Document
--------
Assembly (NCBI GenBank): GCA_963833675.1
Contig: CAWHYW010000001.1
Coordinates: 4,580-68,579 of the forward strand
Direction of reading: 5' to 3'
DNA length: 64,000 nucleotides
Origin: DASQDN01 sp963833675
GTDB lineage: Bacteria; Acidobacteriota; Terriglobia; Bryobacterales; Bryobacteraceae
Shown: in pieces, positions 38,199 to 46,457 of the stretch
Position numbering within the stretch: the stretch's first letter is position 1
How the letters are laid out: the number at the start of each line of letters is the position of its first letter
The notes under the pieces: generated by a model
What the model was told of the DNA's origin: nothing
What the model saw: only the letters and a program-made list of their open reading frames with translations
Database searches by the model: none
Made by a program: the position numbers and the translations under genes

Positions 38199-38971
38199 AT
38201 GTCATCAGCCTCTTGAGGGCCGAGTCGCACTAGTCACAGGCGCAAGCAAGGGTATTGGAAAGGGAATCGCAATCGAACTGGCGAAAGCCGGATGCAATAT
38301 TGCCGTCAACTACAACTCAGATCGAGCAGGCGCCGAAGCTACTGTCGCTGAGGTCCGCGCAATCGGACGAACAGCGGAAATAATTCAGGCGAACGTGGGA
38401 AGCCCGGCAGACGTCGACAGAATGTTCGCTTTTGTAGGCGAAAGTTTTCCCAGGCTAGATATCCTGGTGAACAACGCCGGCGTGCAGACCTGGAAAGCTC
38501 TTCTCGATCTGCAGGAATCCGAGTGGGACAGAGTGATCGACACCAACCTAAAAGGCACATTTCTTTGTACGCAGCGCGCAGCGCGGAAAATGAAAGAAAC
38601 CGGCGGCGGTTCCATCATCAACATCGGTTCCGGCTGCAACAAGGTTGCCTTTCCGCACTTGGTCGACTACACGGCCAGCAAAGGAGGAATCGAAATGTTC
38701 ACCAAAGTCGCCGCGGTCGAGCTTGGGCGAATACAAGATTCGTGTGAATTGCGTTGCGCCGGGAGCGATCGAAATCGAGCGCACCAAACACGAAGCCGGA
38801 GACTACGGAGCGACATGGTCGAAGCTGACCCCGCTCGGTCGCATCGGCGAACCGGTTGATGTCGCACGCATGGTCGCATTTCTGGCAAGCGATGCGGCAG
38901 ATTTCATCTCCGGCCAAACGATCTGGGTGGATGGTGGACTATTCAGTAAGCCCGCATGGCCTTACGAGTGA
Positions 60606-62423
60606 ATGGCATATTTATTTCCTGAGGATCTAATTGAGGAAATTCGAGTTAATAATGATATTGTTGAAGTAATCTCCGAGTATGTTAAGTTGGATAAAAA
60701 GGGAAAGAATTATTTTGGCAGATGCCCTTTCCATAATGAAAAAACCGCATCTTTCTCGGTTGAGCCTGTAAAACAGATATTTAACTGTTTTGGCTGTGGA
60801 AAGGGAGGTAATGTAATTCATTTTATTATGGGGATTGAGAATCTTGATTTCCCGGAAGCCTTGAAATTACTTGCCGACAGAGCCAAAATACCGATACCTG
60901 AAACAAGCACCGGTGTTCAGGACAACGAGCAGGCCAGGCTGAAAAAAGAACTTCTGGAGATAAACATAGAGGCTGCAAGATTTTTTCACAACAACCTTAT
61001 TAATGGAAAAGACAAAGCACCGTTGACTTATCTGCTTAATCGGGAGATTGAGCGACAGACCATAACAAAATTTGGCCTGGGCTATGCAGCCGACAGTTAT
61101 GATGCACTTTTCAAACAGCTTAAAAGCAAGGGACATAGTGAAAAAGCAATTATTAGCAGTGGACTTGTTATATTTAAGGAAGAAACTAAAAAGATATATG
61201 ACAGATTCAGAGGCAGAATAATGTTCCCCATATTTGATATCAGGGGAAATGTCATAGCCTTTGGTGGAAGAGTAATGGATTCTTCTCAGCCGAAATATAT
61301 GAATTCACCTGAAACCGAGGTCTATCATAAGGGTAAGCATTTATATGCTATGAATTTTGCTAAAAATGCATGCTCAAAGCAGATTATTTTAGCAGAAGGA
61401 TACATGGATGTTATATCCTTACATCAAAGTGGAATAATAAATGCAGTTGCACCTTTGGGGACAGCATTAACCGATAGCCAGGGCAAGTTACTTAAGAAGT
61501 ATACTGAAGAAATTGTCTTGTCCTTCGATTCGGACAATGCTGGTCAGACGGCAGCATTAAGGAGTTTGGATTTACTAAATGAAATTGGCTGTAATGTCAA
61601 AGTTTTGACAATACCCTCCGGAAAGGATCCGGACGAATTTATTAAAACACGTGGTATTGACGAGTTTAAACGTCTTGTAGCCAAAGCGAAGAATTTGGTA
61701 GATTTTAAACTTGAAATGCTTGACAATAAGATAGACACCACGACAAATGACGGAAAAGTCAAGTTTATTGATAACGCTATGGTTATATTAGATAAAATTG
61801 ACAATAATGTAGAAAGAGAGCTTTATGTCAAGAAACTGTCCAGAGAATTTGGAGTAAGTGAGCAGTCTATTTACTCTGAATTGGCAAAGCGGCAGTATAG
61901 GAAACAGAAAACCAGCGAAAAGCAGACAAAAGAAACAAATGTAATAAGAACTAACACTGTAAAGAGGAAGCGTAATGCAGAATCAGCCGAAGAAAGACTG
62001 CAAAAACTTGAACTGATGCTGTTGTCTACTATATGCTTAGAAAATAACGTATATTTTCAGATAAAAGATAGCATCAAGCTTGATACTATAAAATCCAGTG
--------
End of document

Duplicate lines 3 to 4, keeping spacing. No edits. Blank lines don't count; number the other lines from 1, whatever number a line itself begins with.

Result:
Coordinates: 4,580-68,579 of the forward strand
Direction of reading: 5' to 3'